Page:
The three examples discussed in my post are not close calls, I’d insist: my friend, actor/lawyer/ classic rock maven David Elias informs me that John Lennon actually confessed that he had plagiarized the Chuck Berry song, and his was the least egregious steal of the three. Other instances, however, are not so clear cut: If he hadn’t sung all of them, a case could be made that every Gary Puckett song was plagiarized from every other one. (The same, in fact, has been said of Chuck Berry.)

In researching the Beatles story, I found an entertaining site called Sounds Just Like which explores johnb’s “line.” Most are a stretch: No, I don’t think John Williams ripped off Darth Vader’s theme from Mary Poppins’ “A Spoonful of Sugar.” But I do know that Arthur Sullivan was imitating Mendelssohn big time in “Iolanthe,” and that recognizable musical quotes are important tools of the trade that should not be strangled by overzealous copyright prosecutions.

Here is johnburger2013’s Comment of the Day on the post, The Beatles And Plagiarism: Continue reading

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The Beatles And Plagiarism

Chuck BerryI knew that Brian Wilson had ripped off Chuck Berry’s “Sweet Little Sixteen” to write “Surfin’ USA,” resulting in Berry owning the copyright to the Beach Boys hit. I knew that George Harrison had stolen the Chiffons’ “He’s So Fine” for his first solo hit “My Sweet Lord,” ultimately resulting in Harrison being found guilty of “subconscious plagiarism” (suuuuuure) and paying $1,599,987 of the earnings from “My Sweet Lord” to Bright Tunes, since songwriter Ronnie Mack had died in 1963, shortly after “He’s So Fine” was released. ( George did not cover himself in glory, telling an interviewer, “As far as I’m concerned, the effect the song has had far exceeds any bitching between copyright people and their greed and jealousy.” You stole the song, George.)

I did not know until this morning, when I had a chance to listen closely to Berry’s “You Can’t Catch Me” on my car radio, that The Beatles had plagiarized it for the opening cut on “Abbey Road,” “Come Together (Over Me.)”

First it was the lyrics that got my attention. I heard Chuck sing..

“I was rollin’ slowly ’cause of drizzlin’ showers
Here come a flat-top, he was movin’ up with me..”

Sounds familiar…where have I heard that before? Oh yeah!

“Here come old flattop, he come grooving up slowly…”

Then there was the melody, which was essentially identical, just differently arranged. Compare:

Continue reading

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Ethics Incoherence From Sir Paul

"Obladi oblada."

I thought about a lot of possible headlines for this post. “Most Muddled Ethics Statement of the Century” was a real contender. I thought about making it an Ethics Alarms quiz, with the plaintive query,“Can anyone please tell me what the heck Paul McCartney thinks he is saying?” And, yes, I thought about skipping the story completely, as I am not eager to rattle the cages of the zealous pot enthusiasts, several of whom bombarded me, my business and my wife with vicious and threatening e-mails last week.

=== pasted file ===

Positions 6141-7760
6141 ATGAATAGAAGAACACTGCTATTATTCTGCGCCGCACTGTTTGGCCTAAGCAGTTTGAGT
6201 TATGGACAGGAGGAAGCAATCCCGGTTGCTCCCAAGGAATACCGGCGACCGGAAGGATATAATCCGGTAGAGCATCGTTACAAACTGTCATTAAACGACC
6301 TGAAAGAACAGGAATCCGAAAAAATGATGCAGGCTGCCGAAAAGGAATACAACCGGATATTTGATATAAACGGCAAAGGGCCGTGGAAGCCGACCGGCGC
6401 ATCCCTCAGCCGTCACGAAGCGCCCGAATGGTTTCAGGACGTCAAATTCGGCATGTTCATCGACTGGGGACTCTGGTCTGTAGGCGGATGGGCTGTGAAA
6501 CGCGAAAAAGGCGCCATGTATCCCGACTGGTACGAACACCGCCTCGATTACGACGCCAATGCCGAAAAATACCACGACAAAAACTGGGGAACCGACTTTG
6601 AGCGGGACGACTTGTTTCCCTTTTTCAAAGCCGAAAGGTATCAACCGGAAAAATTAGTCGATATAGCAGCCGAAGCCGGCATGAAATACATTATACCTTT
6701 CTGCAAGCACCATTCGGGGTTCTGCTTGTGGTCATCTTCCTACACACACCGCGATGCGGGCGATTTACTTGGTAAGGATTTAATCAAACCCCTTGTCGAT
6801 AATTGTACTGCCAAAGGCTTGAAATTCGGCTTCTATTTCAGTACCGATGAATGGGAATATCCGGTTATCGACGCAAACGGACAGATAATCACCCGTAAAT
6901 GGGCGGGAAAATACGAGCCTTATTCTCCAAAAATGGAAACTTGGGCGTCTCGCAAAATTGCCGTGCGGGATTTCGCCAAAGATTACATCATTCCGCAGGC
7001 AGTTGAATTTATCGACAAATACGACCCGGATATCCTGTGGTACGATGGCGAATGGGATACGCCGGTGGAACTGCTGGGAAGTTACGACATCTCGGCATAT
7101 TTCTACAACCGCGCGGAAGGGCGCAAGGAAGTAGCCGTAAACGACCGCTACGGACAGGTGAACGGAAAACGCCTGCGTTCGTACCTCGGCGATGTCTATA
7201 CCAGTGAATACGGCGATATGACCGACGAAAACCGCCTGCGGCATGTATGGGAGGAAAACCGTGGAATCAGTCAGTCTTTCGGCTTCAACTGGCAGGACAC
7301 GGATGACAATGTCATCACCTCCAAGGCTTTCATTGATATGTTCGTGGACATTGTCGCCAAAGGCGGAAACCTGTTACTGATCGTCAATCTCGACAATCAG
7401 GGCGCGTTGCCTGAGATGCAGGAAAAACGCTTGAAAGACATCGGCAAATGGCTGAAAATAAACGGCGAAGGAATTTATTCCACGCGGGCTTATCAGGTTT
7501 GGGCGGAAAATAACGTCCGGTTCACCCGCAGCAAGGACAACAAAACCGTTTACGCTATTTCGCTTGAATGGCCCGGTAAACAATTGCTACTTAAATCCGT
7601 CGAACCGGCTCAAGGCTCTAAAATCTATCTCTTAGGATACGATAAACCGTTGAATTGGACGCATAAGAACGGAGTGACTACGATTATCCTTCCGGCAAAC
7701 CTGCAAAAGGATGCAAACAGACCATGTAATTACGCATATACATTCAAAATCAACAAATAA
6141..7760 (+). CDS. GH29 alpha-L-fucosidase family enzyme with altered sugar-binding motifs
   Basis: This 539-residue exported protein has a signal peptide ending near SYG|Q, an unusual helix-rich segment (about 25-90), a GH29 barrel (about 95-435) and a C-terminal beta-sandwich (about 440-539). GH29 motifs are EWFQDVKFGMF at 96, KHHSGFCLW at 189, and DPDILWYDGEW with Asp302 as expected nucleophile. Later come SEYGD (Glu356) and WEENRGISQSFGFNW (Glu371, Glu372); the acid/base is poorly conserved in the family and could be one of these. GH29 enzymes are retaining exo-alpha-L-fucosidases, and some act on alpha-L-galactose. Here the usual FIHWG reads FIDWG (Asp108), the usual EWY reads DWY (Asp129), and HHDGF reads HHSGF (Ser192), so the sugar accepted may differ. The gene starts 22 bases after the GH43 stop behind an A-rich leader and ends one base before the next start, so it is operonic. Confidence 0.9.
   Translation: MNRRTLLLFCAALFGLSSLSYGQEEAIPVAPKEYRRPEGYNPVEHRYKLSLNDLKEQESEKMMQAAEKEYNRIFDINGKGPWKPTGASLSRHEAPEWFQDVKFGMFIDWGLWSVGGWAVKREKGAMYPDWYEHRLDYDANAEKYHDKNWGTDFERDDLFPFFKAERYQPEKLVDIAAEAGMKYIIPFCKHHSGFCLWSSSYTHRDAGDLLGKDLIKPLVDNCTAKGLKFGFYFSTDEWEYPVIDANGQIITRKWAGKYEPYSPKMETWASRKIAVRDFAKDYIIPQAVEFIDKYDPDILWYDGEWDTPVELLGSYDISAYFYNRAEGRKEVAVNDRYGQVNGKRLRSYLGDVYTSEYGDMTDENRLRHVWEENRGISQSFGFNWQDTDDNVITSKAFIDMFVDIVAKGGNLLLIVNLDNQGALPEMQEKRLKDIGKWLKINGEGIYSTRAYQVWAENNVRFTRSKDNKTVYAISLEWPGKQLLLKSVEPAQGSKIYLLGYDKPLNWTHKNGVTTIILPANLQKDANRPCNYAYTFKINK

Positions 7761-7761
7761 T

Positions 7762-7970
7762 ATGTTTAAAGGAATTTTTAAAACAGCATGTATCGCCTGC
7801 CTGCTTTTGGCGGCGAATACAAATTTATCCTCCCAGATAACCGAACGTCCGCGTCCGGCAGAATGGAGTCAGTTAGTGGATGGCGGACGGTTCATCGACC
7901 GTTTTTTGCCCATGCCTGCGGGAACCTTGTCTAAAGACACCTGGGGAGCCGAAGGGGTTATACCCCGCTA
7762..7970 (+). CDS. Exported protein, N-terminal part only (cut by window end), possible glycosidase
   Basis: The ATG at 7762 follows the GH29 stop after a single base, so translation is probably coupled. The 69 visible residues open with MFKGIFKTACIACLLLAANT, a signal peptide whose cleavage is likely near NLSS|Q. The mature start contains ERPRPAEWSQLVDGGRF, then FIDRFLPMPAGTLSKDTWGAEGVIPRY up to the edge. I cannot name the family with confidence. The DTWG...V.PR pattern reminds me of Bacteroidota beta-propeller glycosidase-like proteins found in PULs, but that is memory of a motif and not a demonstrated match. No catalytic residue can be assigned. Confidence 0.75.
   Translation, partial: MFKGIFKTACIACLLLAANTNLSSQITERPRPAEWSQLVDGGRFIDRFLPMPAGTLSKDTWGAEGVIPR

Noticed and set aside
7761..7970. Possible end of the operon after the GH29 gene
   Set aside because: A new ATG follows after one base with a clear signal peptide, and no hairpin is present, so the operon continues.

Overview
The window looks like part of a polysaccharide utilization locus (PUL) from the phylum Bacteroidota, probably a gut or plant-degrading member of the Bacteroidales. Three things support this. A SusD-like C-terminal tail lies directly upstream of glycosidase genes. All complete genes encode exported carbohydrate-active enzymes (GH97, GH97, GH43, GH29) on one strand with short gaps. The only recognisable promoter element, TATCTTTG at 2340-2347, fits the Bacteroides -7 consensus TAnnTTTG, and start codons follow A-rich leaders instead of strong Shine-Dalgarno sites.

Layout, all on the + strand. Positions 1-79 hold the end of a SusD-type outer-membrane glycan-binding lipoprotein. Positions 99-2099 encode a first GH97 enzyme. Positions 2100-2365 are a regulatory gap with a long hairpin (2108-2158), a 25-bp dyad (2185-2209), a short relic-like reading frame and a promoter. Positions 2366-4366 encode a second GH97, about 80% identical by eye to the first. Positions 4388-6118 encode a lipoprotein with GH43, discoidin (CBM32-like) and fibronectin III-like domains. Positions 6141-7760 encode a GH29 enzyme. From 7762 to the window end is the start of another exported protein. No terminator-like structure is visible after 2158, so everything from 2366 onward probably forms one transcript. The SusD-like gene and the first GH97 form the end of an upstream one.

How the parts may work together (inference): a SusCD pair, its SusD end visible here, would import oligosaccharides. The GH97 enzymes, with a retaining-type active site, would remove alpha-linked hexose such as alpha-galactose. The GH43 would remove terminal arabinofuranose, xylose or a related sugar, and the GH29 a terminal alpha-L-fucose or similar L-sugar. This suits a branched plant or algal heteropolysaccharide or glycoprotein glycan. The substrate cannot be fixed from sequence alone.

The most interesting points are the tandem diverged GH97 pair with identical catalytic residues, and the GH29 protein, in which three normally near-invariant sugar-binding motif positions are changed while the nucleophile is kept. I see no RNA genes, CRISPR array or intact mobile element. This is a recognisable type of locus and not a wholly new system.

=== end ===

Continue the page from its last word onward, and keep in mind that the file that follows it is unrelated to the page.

But this cannot pass without comment. Paul McCartney has given an interview to Rolling Stone in which, among other things, he announces that he is giving up smoking pot as a responsible father of an eight-year-old girl.

“I did a lot, and it was enough,” the co-writer of “With a Little Help From My Friends” (“I get high with a little help from my friends…”) and “Lucy in the Sky With Diamonds” tells the interviewer. “I smoked my share. When you’re bringing up a youngster, your sense of responsibility does kick in, if you’re lucky, at some point. Enough’s enough – you just don’t seem to think it’s necessary.”

This is completely bewildering. Is Paul saying he’s had his fill, and now that he has, come to think of it, it’s irresponsible to smoke pot? Is he expressing regret? Continue reading

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The Uncommon Common Dilemma

Emily Dickinson, he's not.

It is unusual to encounter a situation where there is no course that doesn’t violate some legitimate ethical principle. The dilemma involving rapper Common’s controversial invitation to the White House is one of them. None of the options are strictly ethical, and this has led advocates both for and against his inclusion in Michelle Obama’s poetry event, “An Evening of  Poetry at the White House,” to behave unethically themselves. Let’s see: what comes closest to being ethical conduct of the possible outcomes?

Option A: Michelle has her poetry event, but doesn’t invite any mainstream rapper. Ethical breaches: Incompetence, bias, censorship, dishonesty.

Rap is the most dynamic and popular form of poetry in America today. Having an event to “showcase the impact of poetry on American culture” at the White House that excludes popular rappers is absurd on its face; it would be like the White House celebrating the influence of sports in American culture and omitting football. Continue reading